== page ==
Clinics and hospitals, NUTRITION, HEALTH

SIBO: How to detect and treat it in seven key points

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It is the digestive problem everyone is talking about. It is trending in health and wellness content on social networks and in recent months it has become a regular feature in newspapers and specialised portals. From TikTok to the papers doctors, SIBO is of interest because of its relationship to one of our least favourite aspects of our physique: the swollen abdomen.

Bacterial overgrowth of the small intestine. That is what the acronym stands for. These bacteria, which would include some foreign to the intestinal flora, would be responsible for many of the symptoms associated with the disorder.

He explains it from Neolife,  Celia GonzaloDespite the growing demand for information on the problem, this is nothing new, but a frequent reason for consultation that was previously not well identified or treated.

1. The medical study to detect it

Starting with this point, home tests are not enough to detect SIBO, let alone the recommendations of influencers and tiktokers. It is necessary to perform a series of tests: lactose or glucose breath test, duodenal fluid aspiration, duodenal aspirate culture and faecal DNA tests.

2. The long list of symptoms

Only after studying these aspects will it be possible to determine that SIBO is behind common digestive symptoms that can be associated with other diseases. These include chronic diarrhoea, abdominal pain, bloating, bloating (gas), early satiety, dyspepsia (abdominal discomfort after eating), changes in bowel habits, malabsorption of nutrients (leading to weight loss and weakness among other things), gastro-oesophageal reflux (burning sensation in the oesophagus) and systemic symptoms (tiredness, muscle aches, joint pains and headaches).

3. Diseases that can be confused with SIBO

SIBO shares relevant symptoms with other ailments, which is leading many people to come to consultations thinking that their digestive discomfort could be attributed to this disease. Dr Gonzalo cites the most similar or potentially confusing ones: irritable bowel syndrome, Crohn's disease, ulcerative colitis, coeliac disease, gastroparesis, fructose or lactose malabsorption, chronic pancreatitis and colorectal cancer.

4. How is small intestinal bacterial overgrowth syndrome treated?

Neolife is committed to a comprehensive approach based on a check-up, as everything, says Dr Gonzalo, can influence this pathology, from physical activity, hormonal status, previous ailments and diet. The endocrinologist adds that this problem should not be treated in isolation. She proposes the following microbiota studies as a point of departure and food intolerances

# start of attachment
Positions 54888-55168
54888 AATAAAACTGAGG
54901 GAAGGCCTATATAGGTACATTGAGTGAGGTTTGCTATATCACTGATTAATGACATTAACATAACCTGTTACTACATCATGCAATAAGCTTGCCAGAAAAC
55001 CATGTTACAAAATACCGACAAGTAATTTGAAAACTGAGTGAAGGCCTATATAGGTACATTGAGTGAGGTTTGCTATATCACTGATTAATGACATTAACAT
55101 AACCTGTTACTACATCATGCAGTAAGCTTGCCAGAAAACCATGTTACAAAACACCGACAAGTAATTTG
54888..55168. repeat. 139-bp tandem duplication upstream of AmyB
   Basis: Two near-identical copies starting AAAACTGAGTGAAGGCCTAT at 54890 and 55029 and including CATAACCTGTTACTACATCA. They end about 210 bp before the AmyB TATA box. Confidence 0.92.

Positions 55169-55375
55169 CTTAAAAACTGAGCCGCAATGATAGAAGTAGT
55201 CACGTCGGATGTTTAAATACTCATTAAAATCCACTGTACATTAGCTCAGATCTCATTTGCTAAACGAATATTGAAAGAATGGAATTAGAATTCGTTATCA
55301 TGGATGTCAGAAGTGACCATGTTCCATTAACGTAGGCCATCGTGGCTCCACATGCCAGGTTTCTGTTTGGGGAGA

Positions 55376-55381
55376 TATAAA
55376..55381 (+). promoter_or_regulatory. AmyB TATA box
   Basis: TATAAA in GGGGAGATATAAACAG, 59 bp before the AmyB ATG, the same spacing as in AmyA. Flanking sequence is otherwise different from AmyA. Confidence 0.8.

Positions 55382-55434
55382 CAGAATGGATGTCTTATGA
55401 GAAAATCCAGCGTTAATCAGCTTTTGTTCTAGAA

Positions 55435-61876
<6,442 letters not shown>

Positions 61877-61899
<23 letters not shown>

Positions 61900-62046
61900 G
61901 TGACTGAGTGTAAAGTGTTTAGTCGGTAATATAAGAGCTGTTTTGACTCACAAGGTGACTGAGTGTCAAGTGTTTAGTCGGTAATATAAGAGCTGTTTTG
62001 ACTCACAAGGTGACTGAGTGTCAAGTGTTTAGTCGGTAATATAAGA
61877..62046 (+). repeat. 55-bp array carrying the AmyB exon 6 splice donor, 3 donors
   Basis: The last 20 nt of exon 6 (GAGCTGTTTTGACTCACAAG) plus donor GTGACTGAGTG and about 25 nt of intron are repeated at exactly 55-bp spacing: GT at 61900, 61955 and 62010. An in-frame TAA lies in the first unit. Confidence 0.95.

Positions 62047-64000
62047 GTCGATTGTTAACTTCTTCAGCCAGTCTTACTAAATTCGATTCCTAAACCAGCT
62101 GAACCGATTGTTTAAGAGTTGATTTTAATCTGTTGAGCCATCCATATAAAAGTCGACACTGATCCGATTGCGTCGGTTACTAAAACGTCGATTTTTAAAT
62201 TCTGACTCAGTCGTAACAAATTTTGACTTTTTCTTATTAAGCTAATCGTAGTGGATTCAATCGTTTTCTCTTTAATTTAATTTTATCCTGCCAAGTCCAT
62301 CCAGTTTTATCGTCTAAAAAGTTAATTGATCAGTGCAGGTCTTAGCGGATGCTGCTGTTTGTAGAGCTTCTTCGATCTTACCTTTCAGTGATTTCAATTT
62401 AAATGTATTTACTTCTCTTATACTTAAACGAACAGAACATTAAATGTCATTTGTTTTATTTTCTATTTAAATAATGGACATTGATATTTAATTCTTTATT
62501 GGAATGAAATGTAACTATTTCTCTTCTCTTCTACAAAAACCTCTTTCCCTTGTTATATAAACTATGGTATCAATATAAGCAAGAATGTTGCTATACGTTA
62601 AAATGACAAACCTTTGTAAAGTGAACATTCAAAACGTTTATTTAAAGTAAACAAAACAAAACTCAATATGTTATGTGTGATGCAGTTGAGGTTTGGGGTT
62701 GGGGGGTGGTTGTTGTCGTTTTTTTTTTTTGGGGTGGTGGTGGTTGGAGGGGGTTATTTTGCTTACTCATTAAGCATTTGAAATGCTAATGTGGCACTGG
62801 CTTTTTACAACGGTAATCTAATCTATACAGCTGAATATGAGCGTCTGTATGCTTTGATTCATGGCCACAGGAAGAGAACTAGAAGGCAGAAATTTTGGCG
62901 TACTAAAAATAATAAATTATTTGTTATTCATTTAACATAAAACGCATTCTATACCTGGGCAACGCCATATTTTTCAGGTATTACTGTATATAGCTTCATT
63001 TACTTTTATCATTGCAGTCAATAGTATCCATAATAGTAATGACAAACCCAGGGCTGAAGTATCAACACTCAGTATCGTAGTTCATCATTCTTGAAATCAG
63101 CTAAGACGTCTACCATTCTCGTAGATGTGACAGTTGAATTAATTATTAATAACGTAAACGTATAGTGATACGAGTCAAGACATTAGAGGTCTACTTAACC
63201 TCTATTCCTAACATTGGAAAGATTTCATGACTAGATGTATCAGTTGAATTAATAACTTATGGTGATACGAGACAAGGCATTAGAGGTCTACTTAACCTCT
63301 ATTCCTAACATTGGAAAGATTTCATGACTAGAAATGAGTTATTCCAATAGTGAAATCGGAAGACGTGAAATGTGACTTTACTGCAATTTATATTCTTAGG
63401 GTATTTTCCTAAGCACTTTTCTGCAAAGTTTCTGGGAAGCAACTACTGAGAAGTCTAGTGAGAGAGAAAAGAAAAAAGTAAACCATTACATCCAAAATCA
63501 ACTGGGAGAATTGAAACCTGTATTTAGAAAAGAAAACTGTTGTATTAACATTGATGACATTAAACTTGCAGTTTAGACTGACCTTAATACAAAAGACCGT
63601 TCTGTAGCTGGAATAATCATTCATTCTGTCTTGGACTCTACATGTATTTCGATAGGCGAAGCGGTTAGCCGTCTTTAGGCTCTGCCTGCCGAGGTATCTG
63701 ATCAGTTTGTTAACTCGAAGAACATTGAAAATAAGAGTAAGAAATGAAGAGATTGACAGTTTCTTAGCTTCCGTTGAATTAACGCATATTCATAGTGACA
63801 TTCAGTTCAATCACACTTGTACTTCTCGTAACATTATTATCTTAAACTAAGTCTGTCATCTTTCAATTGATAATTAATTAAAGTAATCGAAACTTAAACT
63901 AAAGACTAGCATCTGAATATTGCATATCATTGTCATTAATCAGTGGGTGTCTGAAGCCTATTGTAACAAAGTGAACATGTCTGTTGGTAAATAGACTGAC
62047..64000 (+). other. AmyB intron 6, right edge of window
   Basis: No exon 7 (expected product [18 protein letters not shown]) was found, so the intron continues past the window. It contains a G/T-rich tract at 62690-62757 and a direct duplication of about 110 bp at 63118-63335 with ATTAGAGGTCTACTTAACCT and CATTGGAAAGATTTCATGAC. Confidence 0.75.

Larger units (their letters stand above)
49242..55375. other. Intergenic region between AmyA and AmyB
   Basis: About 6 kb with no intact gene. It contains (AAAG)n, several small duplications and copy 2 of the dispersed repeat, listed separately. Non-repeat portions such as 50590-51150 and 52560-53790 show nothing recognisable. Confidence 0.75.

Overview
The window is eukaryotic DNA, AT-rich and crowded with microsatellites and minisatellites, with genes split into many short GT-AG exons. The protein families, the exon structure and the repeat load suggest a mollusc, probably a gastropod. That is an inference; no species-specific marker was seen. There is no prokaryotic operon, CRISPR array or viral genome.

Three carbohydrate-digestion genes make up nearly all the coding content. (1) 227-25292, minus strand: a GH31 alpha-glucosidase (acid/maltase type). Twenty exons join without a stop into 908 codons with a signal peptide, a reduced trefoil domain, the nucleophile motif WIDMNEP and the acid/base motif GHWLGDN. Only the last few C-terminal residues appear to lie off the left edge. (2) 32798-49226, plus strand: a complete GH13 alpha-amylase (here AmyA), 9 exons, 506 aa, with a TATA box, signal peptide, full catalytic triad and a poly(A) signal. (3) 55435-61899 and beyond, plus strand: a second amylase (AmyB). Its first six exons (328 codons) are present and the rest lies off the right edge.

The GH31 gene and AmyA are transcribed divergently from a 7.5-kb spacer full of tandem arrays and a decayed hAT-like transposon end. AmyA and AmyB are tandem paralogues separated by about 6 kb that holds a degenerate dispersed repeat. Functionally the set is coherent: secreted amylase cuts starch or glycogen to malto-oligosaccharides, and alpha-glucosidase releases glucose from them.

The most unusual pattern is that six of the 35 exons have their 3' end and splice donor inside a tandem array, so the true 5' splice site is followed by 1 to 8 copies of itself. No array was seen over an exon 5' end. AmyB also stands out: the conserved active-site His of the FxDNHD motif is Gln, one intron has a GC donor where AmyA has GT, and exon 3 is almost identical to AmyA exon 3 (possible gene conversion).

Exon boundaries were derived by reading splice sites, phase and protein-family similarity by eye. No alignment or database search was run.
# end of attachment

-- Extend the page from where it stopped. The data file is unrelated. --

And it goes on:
In terms of medication, the conventional approach uses antibiotics. There are also other currents that rely on phytotherapy or a combination of prebiotics, probiotics and postbiotics. In other words, fibres, bacteria and fatty acids.

5. SIBO and food

The withdrawal of foods is usually temporary and affects the consumption of foods rich in FODMAPS, i.e. carbohydrates fermentable by bacteria. The first group includes those containing sugars and dairy products. Also those containing fructose, such as mangoes, apples, pears and watermelon. The patient is also warned about the need to follow a diet that does not include polyols, alcohol sugars present, for example, in sugar-free chewing gum. Products rich in insoluble fibre - pulses, wholegrain cereals - and cruciferous vegetables, broccoli and cabbage, among others, are added to the list of foods to be removed during treatment.

6. Alcohol and tobacco, to be crossed off the consumption list

Neolife reminds us: we are dealing with two toxins that will worsen symptoms in some people with SIBO. Alcohol increases intestinal permeability, stimulates bacterial growth, affects the malabsorption of nutrients and promotes dehydration. Tobacco increases acidity in the stomach and irritates the oesophagus as well as intestinal motility.

7. How long does it take to heal?

It is a long process, but if the treatment is carried out properly in six months, or even sooner, the results will be excellent. It's a long-term process, we have to re-establish a balance in our microbiota and provide all the elements for it to work properly.

Finally, the endocrinologist reminds us of the danger of a false diagnosis encouraged by information that does not come from medical professionals. She recommends that you always seek the advice of specialist doctors.